The Women’s Legal Education and Action Fund (LEAF) and the Institute for the Advancement of Aboriginal Women (IAAW) argue for justice for Indigenous women at the Alberta Independent Review of Circumstances Surrounding the Treatment of “Angela Cardinal” in R. v. Blanchard

On October 15, 2017, LEAF and IAAW filed a joint submission with Alberta’s independent review of the circumstances surrounding the treatment of “Angela Cardinal”, an Indigenous woman and a survivor of a vicious sexual assault.

During the preliminary inquiry in R. v. Blanchard, the criminal proceedings against her attacker, the court remanded Ms. Cardinal into custody, forced her to testify in shackles, and transported her to and from court together with the accused. Following public outrage about Ms. Cardinal’s horrific treatment, the Alberta government commenced an Independent Review of these events.

LEAF and IAAW’s Arguments

In the joint submissions filed with the Independent Review, LEAF and IAAW draw attention to the systemic issues framing the inhumane treatment of Angela Cardinal and offer policy recommendations intended to prevent the recurrence of such treatment.

IAAW and LEAF submit that the social context of racism, colonialism, and sexism produce conditions of systemic and targeted forms of violence and abuse against Indigenous women. This context increases Indigenous people’s overrepresentation and unequal treatment in the criminal justice system, with particular implications for Indigenous women. An awareness of both Indigenous women’s inequality and Canada’s human rights obligations should be at the forefront of any decision making regarding Indigenous women in the criminal justice system, specifically with regard to Indigenous survivors of gendered violence.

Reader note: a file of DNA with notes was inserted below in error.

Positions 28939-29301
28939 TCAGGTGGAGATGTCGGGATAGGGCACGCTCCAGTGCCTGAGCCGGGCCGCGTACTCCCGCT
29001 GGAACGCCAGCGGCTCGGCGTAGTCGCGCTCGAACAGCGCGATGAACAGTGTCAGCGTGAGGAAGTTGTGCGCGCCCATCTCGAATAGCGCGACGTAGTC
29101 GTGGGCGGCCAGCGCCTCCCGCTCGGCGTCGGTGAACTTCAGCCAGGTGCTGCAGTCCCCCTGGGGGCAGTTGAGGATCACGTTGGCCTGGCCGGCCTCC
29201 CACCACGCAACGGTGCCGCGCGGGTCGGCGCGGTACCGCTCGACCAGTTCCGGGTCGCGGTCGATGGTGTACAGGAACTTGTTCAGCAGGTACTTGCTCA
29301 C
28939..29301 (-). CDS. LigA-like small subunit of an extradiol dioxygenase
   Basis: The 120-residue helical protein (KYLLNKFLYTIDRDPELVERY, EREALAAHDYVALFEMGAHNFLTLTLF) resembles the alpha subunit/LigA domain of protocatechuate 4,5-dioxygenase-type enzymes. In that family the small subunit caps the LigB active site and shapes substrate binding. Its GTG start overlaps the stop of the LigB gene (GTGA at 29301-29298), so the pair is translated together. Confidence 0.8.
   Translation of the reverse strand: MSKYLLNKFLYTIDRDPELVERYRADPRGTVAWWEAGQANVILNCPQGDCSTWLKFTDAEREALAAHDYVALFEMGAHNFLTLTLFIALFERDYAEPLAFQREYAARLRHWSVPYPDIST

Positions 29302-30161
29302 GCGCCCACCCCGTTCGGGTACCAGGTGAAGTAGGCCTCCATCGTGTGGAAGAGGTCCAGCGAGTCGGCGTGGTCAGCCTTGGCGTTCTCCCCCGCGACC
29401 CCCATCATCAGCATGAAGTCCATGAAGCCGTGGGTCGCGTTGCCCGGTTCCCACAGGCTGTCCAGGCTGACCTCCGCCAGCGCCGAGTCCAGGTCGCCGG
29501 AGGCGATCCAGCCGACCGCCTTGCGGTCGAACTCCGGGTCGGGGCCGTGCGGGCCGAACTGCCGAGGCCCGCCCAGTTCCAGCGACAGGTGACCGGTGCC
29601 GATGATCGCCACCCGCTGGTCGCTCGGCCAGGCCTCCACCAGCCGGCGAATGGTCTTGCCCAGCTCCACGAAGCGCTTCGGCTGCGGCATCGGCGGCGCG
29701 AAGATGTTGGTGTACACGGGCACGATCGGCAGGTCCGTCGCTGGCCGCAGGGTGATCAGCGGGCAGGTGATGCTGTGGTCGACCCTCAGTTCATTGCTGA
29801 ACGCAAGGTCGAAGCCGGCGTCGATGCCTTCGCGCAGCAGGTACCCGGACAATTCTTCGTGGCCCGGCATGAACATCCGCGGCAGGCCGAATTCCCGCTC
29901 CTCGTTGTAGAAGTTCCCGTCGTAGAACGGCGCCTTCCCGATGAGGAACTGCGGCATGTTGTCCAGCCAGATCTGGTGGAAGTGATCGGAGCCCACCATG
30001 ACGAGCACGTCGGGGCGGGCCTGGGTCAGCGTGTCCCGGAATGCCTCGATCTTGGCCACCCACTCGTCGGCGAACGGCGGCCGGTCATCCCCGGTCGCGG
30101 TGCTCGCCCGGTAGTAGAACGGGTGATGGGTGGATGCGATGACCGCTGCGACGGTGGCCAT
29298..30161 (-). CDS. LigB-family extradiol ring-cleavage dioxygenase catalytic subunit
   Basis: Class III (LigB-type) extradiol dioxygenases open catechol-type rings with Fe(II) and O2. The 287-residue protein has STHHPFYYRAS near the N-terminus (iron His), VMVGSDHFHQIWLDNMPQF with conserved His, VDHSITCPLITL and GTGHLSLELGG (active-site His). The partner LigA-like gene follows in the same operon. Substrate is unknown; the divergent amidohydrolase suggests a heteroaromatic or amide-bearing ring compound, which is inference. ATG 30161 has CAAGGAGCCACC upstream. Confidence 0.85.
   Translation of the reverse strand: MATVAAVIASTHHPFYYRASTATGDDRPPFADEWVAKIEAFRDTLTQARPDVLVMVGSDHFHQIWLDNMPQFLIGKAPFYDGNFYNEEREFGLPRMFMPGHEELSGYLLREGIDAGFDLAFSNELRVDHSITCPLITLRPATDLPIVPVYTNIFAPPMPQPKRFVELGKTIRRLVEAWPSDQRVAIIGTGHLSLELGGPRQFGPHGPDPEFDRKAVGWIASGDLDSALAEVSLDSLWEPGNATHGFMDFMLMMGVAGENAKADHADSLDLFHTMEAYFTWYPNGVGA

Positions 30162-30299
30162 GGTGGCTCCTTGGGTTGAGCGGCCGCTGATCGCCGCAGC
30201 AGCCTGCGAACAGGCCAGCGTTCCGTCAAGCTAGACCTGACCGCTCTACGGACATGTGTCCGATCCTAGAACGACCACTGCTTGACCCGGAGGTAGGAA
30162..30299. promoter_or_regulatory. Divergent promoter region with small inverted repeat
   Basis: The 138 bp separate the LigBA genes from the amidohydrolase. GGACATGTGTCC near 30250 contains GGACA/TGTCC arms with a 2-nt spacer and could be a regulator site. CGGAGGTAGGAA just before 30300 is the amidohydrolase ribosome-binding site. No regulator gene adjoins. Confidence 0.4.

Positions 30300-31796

LEAF and IAAW recommend that the Alberta government implement the following initiatives to ensure that Indigenous women are not subject to the horrific mistreatment that Ms. Cardinal endured:

  1. Initiate an Alberta Indigenous Justice Inquiry.
  2. Create an Indigenous human rights monitoring body.
  3. Relocate victim services to Indigenous-led community organizations.
  4. Include a practice memoranda specific to the issue of detainment, remand or incarceration of sexual assault complainants in the Crown Prosecutor’s Manual.
  5. Include a general sexual assault policy in the Crown Prosecutors’ Manual, which would contain directions to Crown Prosecutors responding to sexual assault complainants, including the protection of complainants’ equality and privacy rights.
  6. Amend Section 2 of the Victims of Crime Act to include the principles of equality and privacy rights for complainants.
  7. Provide independent legal representation to sexual assault complainants.
  8. Implement the Truth and Reconciliation Commission of Canada: Calls to Action on Justice.

The LEAF/IAAW submission, which provides more detail about these recommendations, is available here.

About Women’s Legal Education and Action Fund (LEAF)

Since April 17, 1985, when equality rights were enshrined in sections 15 and 28 of the Charter of Rights and Freedoms, LEAF has worked toward equality for women and girls. LEAF intervenes in key cases to ensure that when courts interpret equality rights, there will be a systemic improvement in women’s lives. For more information about LEAF, visit

About the Institute for the Advancement of Aboriginal Woman (IAAW)

For the past 20 years, IAAW has advanced the rights of Aboriginal women through advocacy, education, research and program development. IAAW is composed of First Nation and Metis Women dedicated to supporting other women in their journey to build individual and family capacity while supporting the development of healthy, safe and caring communities. For more information about IAAW, visit